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A Systems-Level Study Reveals Regulators of Membrane-less Organelles in Human Cells

Berchtold, Doris, Battich, Nico, Pelkmans, Lucas
Molecular cell 2018 v.72 no.6 pp. 1035-1049.e5
DNA replication, RNA, cell nucleolus, cell physiology, cytoplasmic granules, data collection, genes, homeostasis, humans, multivariate analysis, organelles, phosphotransferases (kinases), proteins, separation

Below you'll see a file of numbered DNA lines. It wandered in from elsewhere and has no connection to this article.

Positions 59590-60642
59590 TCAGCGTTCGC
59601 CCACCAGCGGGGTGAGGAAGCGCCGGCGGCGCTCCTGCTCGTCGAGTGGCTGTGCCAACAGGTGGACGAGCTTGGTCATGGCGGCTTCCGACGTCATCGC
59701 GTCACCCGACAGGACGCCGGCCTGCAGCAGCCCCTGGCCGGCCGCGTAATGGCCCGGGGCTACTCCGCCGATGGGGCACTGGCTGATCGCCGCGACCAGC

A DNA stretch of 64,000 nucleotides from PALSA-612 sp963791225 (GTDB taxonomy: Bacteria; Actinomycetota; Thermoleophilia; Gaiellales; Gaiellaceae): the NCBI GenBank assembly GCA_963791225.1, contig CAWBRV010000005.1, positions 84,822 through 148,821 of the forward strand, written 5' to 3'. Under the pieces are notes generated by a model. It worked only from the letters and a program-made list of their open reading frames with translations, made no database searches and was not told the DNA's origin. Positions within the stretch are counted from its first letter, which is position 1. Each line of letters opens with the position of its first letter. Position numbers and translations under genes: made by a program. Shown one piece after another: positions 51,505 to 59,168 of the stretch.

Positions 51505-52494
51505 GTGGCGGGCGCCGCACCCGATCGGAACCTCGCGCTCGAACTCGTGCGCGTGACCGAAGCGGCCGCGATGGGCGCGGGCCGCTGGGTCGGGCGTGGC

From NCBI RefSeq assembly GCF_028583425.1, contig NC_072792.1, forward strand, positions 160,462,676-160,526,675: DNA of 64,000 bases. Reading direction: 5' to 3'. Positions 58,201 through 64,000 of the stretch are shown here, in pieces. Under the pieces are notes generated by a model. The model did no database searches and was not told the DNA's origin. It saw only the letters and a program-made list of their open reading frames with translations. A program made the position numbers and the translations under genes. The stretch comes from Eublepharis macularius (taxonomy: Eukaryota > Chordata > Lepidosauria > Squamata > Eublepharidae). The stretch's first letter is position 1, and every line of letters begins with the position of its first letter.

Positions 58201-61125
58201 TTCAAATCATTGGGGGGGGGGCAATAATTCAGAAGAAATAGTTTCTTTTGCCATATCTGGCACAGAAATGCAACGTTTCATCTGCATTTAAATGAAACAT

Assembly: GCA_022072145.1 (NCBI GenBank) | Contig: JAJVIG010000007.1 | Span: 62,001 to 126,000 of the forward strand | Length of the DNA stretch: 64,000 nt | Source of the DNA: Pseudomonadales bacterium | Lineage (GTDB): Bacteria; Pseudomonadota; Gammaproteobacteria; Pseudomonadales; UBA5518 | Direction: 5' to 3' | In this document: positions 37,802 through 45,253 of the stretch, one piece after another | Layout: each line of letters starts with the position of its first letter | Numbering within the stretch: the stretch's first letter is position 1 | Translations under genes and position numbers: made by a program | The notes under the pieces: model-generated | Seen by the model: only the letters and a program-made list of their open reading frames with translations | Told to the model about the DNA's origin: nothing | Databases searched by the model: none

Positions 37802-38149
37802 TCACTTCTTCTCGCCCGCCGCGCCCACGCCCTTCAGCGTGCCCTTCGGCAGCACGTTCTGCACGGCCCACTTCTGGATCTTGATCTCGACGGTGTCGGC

Membrane-less organelles (MLOs) are liquid-like subcellular compartments that form through phase separation of proteins and RNA. While their biophysical properties are increasingly understood, their regulation and the consequences of perturbed MLO states for cell physiology are less clear. To study the regulatory networks, we targeted 1,354 human genes and screened for morphological changes of nucleoli, Cajal bodies, splicing speckles, PML nuclear bodies (PML-NBs), cytoplasmic processing bodies, and stress granules. By multivariate analysis of MLO features we identified hundreds of genes that control MLO homeostasis. We discovered regulatory crosstalk between MLOs, and mapped hierarchical interactions between aberrant MLO states and cellular properties. We provide evidence that perturbation of pre-mRNA splicing results in stress granule formation and reveal that PML-NB abundance influences DNA replication rates and that PML-NBs are in turn controlled by HIP kinases. Together, our comprehensive dataset is an unprecedented resource for deciphering the regulation and biological functions of MLOs.